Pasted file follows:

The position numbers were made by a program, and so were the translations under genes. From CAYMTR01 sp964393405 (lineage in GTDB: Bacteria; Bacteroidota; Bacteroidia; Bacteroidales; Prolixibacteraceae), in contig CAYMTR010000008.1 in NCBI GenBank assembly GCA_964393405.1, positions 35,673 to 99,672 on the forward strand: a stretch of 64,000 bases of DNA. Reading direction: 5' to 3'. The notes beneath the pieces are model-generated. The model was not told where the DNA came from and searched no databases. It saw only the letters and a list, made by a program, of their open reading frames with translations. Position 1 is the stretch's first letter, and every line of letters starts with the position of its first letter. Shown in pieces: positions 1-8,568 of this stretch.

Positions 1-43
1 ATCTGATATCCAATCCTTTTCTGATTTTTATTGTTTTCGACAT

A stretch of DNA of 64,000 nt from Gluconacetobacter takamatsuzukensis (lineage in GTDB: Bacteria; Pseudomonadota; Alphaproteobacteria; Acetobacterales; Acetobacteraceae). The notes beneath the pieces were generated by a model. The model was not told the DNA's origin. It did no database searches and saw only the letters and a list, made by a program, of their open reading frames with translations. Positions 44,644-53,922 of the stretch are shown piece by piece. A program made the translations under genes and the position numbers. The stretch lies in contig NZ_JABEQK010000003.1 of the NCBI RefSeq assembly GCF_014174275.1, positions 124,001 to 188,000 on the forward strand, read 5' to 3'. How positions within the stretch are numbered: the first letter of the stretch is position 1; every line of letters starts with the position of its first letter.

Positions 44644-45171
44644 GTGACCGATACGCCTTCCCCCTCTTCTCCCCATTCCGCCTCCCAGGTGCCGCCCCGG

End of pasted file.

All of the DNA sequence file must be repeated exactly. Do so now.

The position numbers were made by a program, and so were the translations under genes. From CAYMTR01 sp964393405 (lineage in GTDB: Bacteria; Bacteroidota; Bacteroidia; Bacteroidales; Prolixibacteraceae), in contig CAYMTR010000008.1 in NCBI GenBank assembly GCA_964393405.1, positions 35,673 to 99,672 on the forward strand: a stretch of 64,000 bases of DNA. Reading direction: 5' to 3'. The notes beneath the pieces are model-generated. The model was not told where the DNA came from and searched no databases. It saw only the letters and a list, made by a program, of their open reading frames with translations. Position 1 is the stretch's first letter, and every line of letters starts with the position of its first letter. Shown in pieces: positions 1-8,568 of this stretch.

Positions 1-43
1 ATCTGATATCCAATCCTTTTCTGATTTTTATTGTTTTCGACAT

A stretch of DNA of 64,000 nt from Gluconacetobacter takamatsuzukensis (lineage in GTDB: Bacteria; Pseudomonadota; Alphaproteobacteria; Acetobacterales; Acetobacteraceae). The notes beneath the pieces were generated by a model. The model was not told the DNA's origin. It did no database searches and saw only the letters and a list, made by a program, of their open reading frames with translations. Positions 44,644-53,922 of the stretch are shown piece by piece. A program made the translations under genes and the position numbers. The stretch lies in contig NZ_JABEQK010000003.1 of the NCBI RefSeq assembly GCF_014174275.1, positions 124,001 to 188,000 on the forward strand, read 5' to 3'. How positions within the stretch are numbered: the first letter of the stretch is position 1; every line of letters starts with the position of its first letter.

Positions 44644-45171
44644 GTGACCGATACGCCTTCCCCCTCTTCTCCCCATTCCGCCTCCCAGGTGCCGCCCCGG